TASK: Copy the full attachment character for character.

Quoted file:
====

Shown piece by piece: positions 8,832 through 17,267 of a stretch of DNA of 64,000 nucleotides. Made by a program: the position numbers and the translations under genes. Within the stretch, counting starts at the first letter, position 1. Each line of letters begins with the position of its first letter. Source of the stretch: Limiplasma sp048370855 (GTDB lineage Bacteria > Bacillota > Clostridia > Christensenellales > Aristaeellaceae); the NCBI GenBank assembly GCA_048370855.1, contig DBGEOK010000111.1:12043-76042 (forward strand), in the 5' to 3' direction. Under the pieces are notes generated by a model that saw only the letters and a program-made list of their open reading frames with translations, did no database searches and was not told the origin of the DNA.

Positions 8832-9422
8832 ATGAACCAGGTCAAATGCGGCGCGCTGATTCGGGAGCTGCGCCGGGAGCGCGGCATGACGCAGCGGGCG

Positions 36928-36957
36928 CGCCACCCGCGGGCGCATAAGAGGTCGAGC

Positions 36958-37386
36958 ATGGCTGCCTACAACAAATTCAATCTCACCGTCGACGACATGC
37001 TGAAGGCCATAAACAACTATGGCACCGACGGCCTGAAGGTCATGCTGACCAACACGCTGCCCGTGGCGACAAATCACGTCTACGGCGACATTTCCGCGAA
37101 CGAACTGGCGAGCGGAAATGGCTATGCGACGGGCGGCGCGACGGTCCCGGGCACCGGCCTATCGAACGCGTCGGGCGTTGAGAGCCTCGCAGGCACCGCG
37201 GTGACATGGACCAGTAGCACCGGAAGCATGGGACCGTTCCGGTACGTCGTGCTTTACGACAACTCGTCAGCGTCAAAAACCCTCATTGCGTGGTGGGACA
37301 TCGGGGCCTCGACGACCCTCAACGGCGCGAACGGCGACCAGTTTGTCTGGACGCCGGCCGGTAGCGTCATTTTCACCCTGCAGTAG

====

Shown piece by piece: positions 8,832 through 17,267 of a stretch of DNA of 64,000 nucleotides. Made by a program: the position numbers and the translations under genes. Within the stretch, counting starts at the first letter, position 1. Each line of letters begins with the position of its first letter. Source of the stretch: Limiplasma sp048370855 (GTDB lineage Bacteria > Bacillota > Clostridia > Christensenellales > Aristaeellaceae); the NCBI GenBank assembly GCA_048370855.1, contig DBGEOK010000111.1:12043-76042 (forward strand), in the 5' to 3' direction. Under the pieces are notes generated by a model that saw only the letters and a program-made list of their open reading frames with translations, did no database searches and was not told the origin of the DNA.

Positions 8832-9422
8832 ATGAACCAGGTCAAATGCGGCGCGCTGATTCGGGAGCTGCGCCGGGAGCGCGGCATGACGCAGCGGGCG

Positions 36928-36957
36928 CGCCACCCGCGGGCGCATAAGAGGTCGAGC

Positions 36958-37386
36958 ATGGCTGCCTACAACAAATTCAATCTCACCGTCGACGACATGC
37001 TGAAGGCCATAAACAACTATGGCACCGACGGCCTGAAGGTCATGCTGACCAACACGCTGCCCGTGGCGACAAATCACGTCTACGGCGACATTTCCGCGAA
37101 CGAACTGGCGAGCGGAAATGGCTATGCGACGGGCGGCGCGACGGTCCCGGGCACCGGCCTATCGAACGCGTCGGGCGTTGAGAGCCTCGCAGGCACCGCG
37201 GTGACATGGACCAGTAGCACCGGAAGCATGGGACCGTTCCGGTACGTCGTGCTTTACGACAACTCGTCAGCGTCAAAAACCCTCATTGCGTGGTGGGACA
37301 TCGGGGCCTCGACGACCCTCAACGGCGCGAACGGCGACCAGTTTGTCTGGACGCCGGCCGGTAGCGTCATTTTCACCCTGCAGTAG